PARIS (Reuters) - French President Francois Hollande’s popularity has recovered slightly from a recent low as street protests against a contested labor reform have abated, a poll showed on Monday.
Hollande’s popularity rating rose to 18 percent this month from 16 percent in June, according to the Opinionway poll of 1,011 people on July 5-7.
The Socialist leader’s ratings sank to record depths last month as his government faced waves of strikes and sometimes violent protests over a bill to make hiring and firing easier.
With its authority put to the test, Hollande’s government stood firm in the standoff with hardline unions, and the protests have since subsided if so far not entirely disappeared.
Political analyst Frederic Dabi with the Ifop pollsters said the government was probably also benefiting from a short-lived bounce from France having successfully hosted the Euro soccer championship without major security incidents.
Public opinion has remained highly sensitive to security threats since Islamic State gunmen and suicide bombers killed 130 people at cafes, a concert hall and the national stadium in Paris.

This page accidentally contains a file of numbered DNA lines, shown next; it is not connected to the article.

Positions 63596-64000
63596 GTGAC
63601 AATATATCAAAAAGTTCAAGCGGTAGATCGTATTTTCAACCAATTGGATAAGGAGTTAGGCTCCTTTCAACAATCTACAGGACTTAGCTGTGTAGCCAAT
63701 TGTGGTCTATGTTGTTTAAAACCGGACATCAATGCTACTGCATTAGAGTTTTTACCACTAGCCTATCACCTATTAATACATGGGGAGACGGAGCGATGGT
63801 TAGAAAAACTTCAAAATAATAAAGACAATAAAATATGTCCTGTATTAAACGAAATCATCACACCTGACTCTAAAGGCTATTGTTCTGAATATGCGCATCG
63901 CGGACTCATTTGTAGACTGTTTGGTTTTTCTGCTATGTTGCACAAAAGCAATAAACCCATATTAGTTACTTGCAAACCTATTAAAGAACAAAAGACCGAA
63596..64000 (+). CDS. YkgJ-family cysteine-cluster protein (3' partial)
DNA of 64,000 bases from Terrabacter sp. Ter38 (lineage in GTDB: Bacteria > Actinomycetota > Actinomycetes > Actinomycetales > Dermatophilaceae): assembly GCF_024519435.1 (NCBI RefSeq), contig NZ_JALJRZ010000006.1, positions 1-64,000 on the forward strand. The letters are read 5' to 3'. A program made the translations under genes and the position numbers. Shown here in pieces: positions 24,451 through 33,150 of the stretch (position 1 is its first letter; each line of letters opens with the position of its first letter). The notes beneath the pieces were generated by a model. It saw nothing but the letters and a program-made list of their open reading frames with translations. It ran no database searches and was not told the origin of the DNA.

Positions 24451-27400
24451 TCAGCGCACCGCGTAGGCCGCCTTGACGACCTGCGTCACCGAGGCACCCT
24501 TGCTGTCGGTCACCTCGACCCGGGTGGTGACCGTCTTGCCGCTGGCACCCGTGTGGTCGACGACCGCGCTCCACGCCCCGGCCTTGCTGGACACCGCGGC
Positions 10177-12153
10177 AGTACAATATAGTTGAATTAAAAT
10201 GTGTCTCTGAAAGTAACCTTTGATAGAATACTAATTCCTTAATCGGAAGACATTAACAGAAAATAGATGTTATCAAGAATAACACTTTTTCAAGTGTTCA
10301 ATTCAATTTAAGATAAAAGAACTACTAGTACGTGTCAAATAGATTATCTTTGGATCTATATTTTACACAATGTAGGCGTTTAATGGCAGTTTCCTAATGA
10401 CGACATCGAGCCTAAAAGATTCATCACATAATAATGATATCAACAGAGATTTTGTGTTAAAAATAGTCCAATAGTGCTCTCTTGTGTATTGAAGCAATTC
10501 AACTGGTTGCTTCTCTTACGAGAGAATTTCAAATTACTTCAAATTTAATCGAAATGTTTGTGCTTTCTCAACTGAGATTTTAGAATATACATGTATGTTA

“At best (the impact of the championship) can mask over the criticism for a few weeks, but they will come back after summer when economic and social concerns come to the fore,” Dabi said.
The improvement in Hollande’s ratings offers a rare ray of light for a leader long dogged by low polls as he has struggled to turn around the economy and cut unemployment as promised.
France is less than a year away from a two-round presidential election in April and May in which Hollande has yet to say whether he will run.
Reporting by Leigh Thomas and Elizabeth Pineau; editing by Mark Heinrich